This is the Soviet round designed to be used in the AK-47. Recall isn’t too bad but it has some serious firepower.
Average weight of a bullet is roughly 123 grains, however, some manufacturers differ in their weights. Due to the amount of surplus ammunition on the global market AK ammo is actually very affordable.
These two bullets have almost identical dimensions. The .223 is slightly lower pressure than the 5.56. This means that a .223 bullet can be used in 5.56 weapon. Bullets are roughly 55 grains and the cartridge is moderate recoil.
If you’ve ever shot an old school M16/AR–15/M4 then this was the kind of bullet you shot. Prices for these are roughly $.30 per round.
12 Gauge Shotgun Shell
We’ve all heard of the infamous 12 gauge shotgun. Like I mentioned before the 12 gauge is actually pretty big with the 10 gauge being a little bit bigger.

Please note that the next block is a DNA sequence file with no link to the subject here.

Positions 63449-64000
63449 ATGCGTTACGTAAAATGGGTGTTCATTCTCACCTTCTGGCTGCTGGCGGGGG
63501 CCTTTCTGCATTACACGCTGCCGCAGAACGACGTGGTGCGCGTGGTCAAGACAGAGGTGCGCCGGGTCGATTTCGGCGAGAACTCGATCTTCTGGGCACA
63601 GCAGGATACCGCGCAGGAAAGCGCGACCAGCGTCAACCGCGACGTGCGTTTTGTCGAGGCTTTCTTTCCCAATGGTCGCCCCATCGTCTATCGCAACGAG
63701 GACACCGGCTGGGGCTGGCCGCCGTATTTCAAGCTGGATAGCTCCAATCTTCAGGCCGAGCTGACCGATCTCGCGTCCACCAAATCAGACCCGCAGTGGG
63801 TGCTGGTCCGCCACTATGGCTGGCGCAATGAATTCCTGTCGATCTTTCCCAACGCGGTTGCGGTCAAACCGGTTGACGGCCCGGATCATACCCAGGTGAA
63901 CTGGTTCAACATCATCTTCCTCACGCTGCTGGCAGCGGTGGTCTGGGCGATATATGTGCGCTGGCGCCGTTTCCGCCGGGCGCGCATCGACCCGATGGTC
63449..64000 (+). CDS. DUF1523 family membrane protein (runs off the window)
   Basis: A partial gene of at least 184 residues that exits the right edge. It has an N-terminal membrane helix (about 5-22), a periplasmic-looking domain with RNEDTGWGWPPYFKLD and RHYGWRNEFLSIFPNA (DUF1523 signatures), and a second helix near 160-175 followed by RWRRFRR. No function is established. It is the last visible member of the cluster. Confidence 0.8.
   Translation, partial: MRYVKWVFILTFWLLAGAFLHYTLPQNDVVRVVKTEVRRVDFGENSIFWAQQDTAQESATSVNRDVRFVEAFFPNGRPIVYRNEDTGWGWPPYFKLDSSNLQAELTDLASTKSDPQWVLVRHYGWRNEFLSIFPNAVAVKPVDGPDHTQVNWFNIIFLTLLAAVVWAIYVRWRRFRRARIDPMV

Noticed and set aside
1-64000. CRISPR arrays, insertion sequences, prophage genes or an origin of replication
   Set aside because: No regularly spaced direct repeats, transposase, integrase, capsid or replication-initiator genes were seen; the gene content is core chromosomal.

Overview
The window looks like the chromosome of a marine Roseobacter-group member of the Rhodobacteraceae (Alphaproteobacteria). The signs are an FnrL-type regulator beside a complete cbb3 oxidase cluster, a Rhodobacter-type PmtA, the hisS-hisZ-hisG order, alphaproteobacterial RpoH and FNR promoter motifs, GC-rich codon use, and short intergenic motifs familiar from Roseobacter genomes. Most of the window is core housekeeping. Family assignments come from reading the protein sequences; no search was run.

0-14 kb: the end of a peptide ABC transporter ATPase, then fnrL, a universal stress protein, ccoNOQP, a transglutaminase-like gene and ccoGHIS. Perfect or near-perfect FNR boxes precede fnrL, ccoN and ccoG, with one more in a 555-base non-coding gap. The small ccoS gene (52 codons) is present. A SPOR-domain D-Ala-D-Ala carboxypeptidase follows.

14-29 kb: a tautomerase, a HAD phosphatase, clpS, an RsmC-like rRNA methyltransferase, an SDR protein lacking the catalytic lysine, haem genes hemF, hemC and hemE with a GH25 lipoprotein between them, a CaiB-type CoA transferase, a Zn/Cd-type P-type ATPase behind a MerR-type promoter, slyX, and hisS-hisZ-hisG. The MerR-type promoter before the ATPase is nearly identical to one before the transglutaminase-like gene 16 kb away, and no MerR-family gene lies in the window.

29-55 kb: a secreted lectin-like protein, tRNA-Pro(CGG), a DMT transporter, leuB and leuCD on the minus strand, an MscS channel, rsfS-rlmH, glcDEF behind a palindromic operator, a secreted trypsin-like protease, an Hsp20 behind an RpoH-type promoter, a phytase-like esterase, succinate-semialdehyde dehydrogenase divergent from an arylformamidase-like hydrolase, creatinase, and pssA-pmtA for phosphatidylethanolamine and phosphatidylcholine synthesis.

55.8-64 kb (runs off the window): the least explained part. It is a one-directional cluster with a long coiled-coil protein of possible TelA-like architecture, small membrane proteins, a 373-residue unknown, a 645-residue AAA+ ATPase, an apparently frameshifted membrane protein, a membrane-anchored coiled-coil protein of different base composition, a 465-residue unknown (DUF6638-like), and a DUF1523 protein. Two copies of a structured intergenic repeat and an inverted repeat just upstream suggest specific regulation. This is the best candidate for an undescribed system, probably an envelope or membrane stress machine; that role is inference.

A 20 gauge round is actually a little bit smaller in diameter.
Shotgun ammunition varies depending on what you’re planning on using it for.
Here are a couple different kinds of shotgun ammo:
- Birdshot – Birdshot is the most typically used shotgun ammo containing many smaller balls of metal.
- Buckshot. Buckshot is actually the same as birdshot but with metal balls that are a lot a lot bigger in diameter.
- Slugs. Slugs are usually a piece of solid metal weighing 1 ounce. If you want to talk about serious firepower or stopping power than shotgun slugs and buckshot is what you want.
Prices vary from $.25 a round all the way up to a dollar per round.
Different Bullet Casing and What It Does